One of the downsides of being an engineering student is having entirely too much time on your hands.
When one has four assignments and three pre labs due within the next two days and an entire unit of electromagnetism which is more or less a complete mystery, there is nothing half as soothing as an hour or six of pleasant escapism, to fuss over somebody else’s apocalypse or ponder the complex geopolitical issues of an entirely made up world.
Unfortunately, man is a social animal, especially in our vices. It is a miserable thing to map out the physics of an imaginary magic system alone, and too few engineers heed the voice within their souls that urges them to attain enlightenment through cultured procrastination. There is no sense in scrolling through reddit for four and a half hours when one might easily waste six or seven exercising one’s faculties and contorting one’s bowels in rage over the goings-on of a fictional character.
For too long, mine was a voice in the wilderness, crying into the void, “Read Wheel of Time!”
Occasionally, the void would cry back, “Shut up, Janny!” or “Have you looked at the quantum assignment at all?”
The majority of the excuses are thoroughly unconvincing. To be sure, Wheel of Time is fourteen books long, of which about a fifth reads as a pseudo- Georgian women’s clothing catalogue, and I cannot deny that it possesses at least three subplots which exist only to tax the reader’s mental health. However, it is also an absolutely masterful work in terms of worldbuilding and character development, a modern day epic that marked the shift away from endless Tolkien knock offs and paved the way for A Song of Ice and Fire.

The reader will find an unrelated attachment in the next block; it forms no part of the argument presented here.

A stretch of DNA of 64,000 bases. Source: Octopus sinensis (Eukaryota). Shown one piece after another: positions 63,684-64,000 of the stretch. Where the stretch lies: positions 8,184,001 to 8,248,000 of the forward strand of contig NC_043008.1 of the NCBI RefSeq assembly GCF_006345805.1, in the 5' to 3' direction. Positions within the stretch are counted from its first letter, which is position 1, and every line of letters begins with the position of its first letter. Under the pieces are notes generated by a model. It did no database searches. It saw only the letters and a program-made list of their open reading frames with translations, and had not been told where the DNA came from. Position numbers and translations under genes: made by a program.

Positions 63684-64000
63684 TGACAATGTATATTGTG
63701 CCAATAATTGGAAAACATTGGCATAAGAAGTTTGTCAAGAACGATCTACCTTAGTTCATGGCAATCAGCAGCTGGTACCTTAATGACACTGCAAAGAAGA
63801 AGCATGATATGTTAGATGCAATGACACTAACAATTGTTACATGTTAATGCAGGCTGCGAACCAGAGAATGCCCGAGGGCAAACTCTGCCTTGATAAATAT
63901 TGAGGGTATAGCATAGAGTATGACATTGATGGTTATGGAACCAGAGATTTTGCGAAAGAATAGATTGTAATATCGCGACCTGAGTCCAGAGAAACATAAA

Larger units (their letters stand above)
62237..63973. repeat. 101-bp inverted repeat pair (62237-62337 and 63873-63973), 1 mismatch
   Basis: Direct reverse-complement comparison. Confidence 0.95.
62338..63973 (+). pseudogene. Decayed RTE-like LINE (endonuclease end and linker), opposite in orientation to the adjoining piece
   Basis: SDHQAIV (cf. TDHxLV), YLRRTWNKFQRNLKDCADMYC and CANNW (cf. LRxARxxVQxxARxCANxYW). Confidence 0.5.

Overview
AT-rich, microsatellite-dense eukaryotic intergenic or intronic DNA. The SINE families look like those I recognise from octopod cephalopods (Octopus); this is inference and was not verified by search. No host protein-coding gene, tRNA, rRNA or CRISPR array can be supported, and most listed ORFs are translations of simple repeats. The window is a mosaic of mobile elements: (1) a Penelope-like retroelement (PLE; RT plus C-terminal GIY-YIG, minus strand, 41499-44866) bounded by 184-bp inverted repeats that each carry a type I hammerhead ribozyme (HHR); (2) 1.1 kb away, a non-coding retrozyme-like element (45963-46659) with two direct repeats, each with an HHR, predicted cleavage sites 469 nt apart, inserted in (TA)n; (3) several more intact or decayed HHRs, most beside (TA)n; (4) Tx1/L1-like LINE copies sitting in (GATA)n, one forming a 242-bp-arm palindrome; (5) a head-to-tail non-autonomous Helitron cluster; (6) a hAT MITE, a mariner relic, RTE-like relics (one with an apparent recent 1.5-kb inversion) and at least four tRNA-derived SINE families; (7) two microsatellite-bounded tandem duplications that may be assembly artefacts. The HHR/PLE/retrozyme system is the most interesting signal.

It must be conceded that three million and three hundred thousand words of interminable prose may be too bulky a commitment to squeeze into one’s schedule, supposing one were not really committed to the art of escapism; but, happily, a new way to procrastinate is on the horizon, as Amazon Studios announced a Wheel of Time television adaptation in early October.
This is the perfect alternative for those who still entertain a vague hope of studying some time before the night is done, as the less well-received subplots will be left on the cutting room floor, and the visual medium will serve to make palatable the intricacies of silken dresses with split skirts and delicate golden embroidery depicting the roses and lilies of Andor.
The story is set some three thousand years after the apocalypse. The Dragon sealed away their equivalent of the devil and in doing so accidentally tainted the male source of magic, called saidin. Accordingly, all male channelers are doomed to go insane, while the female channelers, the Aes Sedai, have gathered in a literal ivory tower, guarding the world against the return of the Dark One and being insufferably annoying in the process.
Moiraine, one of the few Aes Sedai without several forests’ worth of wooden wands embedded in her rectum, searches the world for the reincarnation of the Dragon, foretold either to bring the world to its salvation or its destruction. Eventually, she settles upon one of three boys from an obscure farming village called Two Rivers; unable to narrow it down further, she quasi-abducts all three and takes them on a magical journey to Tar Valon, the seat of Aes Sedai power. What begins as an archetypal farmboy-goes-on-an-adventure story swiftly spirals out of control as the boys’ rebel against Moiraine’s guidance, and becomes a tale of madness, ambition and salvation.
There is also has a lot of spanking and female nudity, for the less artistically inclined.
The new Wheel of Time adaptation may well become the next Game of Thrones; it possesses in fair proportion everything the latter does, with the added benefit of being an adaptation of a series that is actually completed.